Kissing phantoms

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I saved an eyelash of yours

grew it from seed in a

blue-bottle

at first the greenhouse huffed and curdled

not used to cultivating such delicate wings

till I put you beneath my mattress

soggy with tears morning dew

you see, I had become

a cocoon again

needing no more than

one drop of rain on my

sewn together eyelids

scalded from rubbing

you see, I had thrifted

the parts of me that had

touched you the most

so I did not have to be reminded

why my hands stayed trembling

on countertops or reached

at night into marjoram dark

why my lips were chaffed and sore

from kissing phantoms

better then, to return to wax

bury the hatchet

and ones history

in somnolent earth

smelling of tea bags and bird feathers

ear wigs and lady bird nail polish

your smile

caught winking through amber sun

your convex toes

wriggling at the end of bed sheets

like crocus pushing up

the paving stones of my new city

it will speak a different language

contain no source for tears

no receptacle for self-harm

the last newspaper says

she left to parts unknown

wide indigo wings catching

cusp of moon as

clouds colored by grief’s insistence

curdle against wan light

mist abounding like a girl

carrying her skirts through water

involuntary sound of loss despite

washing your hands repeatedly

smoothing down the shards of

wakefulness

something grows silently

in you and cannot

be reborn

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In her cull

Before

Who knew how to die?

That it wouldn’t be instantaneous

As children imagine

A sudden pain, then unconsciousness

Who knew?

Death could go on years

Building and slowing like cold sea water

Burning firework left to fizzle alone in inky sky

That it would wind and unwind, a mad clock void of correct motion

Who knew?

It could take the very young, wrap them in wool, to cast down wet hill

The jarring and bumping eventual colission held at bay

Till forgotten

That it could take you

Suspend you from me and all familiar things

Where the recognition in your once clear and beautiful eyes

Became muddied and clouded with quiet violence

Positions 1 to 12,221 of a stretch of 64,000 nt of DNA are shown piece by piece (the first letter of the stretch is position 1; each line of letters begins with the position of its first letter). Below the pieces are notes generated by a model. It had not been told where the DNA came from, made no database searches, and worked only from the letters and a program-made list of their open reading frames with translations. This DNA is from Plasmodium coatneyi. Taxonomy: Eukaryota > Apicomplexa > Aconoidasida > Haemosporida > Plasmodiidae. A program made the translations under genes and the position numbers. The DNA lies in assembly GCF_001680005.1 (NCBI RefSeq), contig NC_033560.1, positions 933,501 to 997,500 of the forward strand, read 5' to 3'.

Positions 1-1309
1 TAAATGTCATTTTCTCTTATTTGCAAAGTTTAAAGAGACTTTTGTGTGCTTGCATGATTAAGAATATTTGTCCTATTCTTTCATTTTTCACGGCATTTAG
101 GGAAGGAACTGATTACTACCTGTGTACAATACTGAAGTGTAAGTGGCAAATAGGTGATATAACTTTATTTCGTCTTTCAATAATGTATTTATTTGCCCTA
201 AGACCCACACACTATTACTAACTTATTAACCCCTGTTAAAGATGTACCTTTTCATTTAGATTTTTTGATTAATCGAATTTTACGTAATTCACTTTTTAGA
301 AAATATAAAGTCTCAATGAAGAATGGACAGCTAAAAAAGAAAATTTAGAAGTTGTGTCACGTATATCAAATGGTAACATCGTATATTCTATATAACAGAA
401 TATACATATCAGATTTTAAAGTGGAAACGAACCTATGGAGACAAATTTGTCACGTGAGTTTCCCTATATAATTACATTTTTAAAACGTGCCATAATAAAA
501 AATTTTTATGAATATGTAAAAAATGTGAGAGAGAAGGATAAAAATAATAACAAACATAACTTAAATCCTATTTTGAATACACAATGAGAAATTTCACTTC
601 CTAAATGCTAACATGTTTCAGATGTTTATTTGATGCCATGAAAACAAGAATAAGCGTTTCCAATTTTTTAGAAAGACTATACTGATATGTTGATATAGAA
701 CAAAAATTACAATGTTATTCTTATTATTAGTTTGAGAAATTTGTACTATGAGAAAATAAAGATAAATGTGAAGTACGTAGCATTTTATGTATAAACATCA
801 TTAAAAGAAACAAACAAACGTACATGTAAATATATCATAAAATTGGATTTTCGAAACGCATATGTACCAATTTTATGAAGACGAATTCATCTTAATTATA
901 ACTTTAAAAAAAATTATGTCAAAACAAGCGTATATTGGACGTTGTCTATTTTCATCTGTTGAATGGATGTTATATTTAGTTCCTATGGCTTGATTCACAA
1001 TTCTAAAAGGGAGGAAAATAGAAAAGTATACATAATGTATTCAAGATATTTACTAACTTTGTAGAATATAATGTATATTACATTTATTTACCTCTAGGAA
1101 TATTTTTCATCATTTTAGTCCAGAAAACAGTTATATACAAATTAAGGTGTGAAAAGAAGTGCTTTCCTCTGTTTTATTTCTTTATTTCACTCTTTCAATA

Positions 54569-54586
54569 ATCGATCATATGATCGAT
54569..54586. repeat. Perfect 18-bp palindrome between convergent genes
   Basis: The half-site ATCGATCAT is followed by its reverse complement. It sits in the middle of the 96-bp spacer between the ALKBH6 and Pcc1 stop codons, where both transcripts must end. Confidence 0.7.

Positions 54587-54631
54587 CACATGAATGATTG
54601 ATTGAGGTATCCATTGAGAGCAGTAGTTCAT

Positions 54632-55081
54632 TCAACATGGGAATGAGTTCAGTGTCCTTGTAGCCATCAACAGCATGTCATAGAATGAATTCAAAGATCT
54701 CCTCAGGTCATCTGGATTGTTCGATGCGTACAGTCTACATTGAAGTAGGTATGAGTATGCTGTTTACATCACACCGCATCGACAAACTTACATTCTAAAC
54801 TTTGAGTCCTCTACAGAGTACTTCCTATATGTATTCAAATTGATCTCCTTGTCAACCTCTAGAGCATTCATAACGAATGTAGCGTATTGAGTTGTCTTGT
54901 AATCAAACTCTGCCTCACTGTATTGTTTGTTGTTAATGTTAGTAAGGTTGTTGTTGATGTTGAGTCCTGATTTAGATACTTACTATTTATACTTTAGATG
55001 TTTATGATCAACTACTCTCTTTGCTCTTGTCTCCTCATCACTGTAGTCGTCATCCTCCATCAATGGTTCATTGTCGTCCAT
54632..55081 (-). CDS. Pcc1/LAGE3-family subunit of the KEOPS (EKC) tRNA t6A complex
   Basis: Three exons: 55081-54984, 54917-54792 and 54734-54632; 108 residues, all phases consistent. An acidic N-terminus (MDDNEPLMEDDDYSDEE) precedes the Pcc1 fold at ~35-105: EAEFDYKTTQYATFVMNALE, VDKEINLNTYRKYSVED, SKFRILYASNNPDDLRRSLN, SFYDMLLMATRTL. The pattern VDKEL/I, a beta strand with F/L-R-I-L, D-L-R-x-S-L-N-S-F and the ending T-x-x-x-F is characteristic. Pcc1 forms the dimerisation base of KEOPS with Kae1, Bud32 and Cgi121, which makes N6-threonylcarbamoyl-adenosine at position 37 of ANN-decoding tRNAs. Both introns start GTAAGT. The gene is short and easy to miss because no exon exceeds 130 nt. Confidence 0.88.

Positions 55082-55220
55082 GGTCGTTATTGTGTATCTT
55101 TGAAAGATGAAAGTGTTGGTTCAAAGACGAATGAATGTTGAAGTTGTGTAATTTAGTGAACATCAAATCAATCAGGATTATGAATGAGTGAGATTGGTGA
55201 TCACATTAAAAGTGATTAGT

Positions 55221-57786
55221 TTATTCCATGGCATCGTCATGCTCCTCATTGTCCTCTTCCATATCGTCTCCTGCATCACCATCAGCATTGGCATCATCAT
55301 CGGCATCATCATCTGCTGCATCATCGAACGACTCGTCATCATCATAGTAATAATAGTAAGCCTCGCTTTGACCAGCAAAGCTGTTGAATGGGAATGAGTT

Your touch so soft, stolen and replaced with flinty brush off

Who knew

The courage of fighters

Seathing against their sentence and eventual

Chop chop of parts, scars and marred

Skin once free of blade

A scratch board of operation knives

She reached me

As I sat in my safe world

Pulled me through

I smelt anticeptic

Read her clever whirring mind

Far too smart for this dull world

How can such people die?

She laughs and says

At least I’ll go young and whilst I have my looks

So long as you don’t show the undertaker my scars

They remind me of barbed wire and grey hair and the lines you cut in snow

When skiing downhill

Her lips are red, she says

I used to ride horses and can speak five languages

I say

I wish you would stay

I could read you eternally

It’s the macabre and giggling nervousness you feel

Around dying

It brings out the worst or the best of us

I wanted to bolt

Race down the road

But I remain and listen

To the gurgle of her catheter

And saw the bruised clouds grow

As rain came like tears behind pitched fingers

Her humor never left

She knew more than all of us

What a terrible, terrible waste

She said; I can make an authentic French 75

I wanted to swap places, I am not so rarefied

But I am a coward

Before the machinations of surgeons

What devour they do, to our poor skin

Does it really prevent anything?

She asked, laughing at the cat

Who is also old and infirm before his time

Still batting the window when birds come to peck

At crumbs of comfort because it’s those little things

She says, keep you going

Like my favorite soup, a funny film, the sun coming over horizon

Reminding me I can still

Breathe

I learn to appreciate life

From her dying

The morsel of me

Though of language I only know two and

Cannot spell in either

It seems

Life is savage in her cull

The bright and wonderful snatched

Who among us had an idea of

How to die?

Then she laughs

Her teeth still white, her skin waxy and hot

And says, oh dear you!

Who among us

Knew truly

How

To live?

A gilded age

The giant cicada makes a sound

my neighbor thought was a whistle

or a strange faceless bird

we imagined a long white beak

and thick black feathers

but it was the hidden molten cicada

and he is quite verbal

pursing a haunting music

as my cat refuses to eat his food again

unsure, is it his teeth? Or his desire

to slow down and curl up

once and for all?

I don’t guess their motivation

why the cicada sings

why I find the sound mournful

echoing my own inner feelings

as if I were writing out on clouds

exactly what was inside me

why the cat persists in refusing

my best efforts to keep him alive

whether it is right to let something you love

die even as

you think you can keep it

if the right time ever

exists to say goodbye

and why I don’t tend the greenhouse more often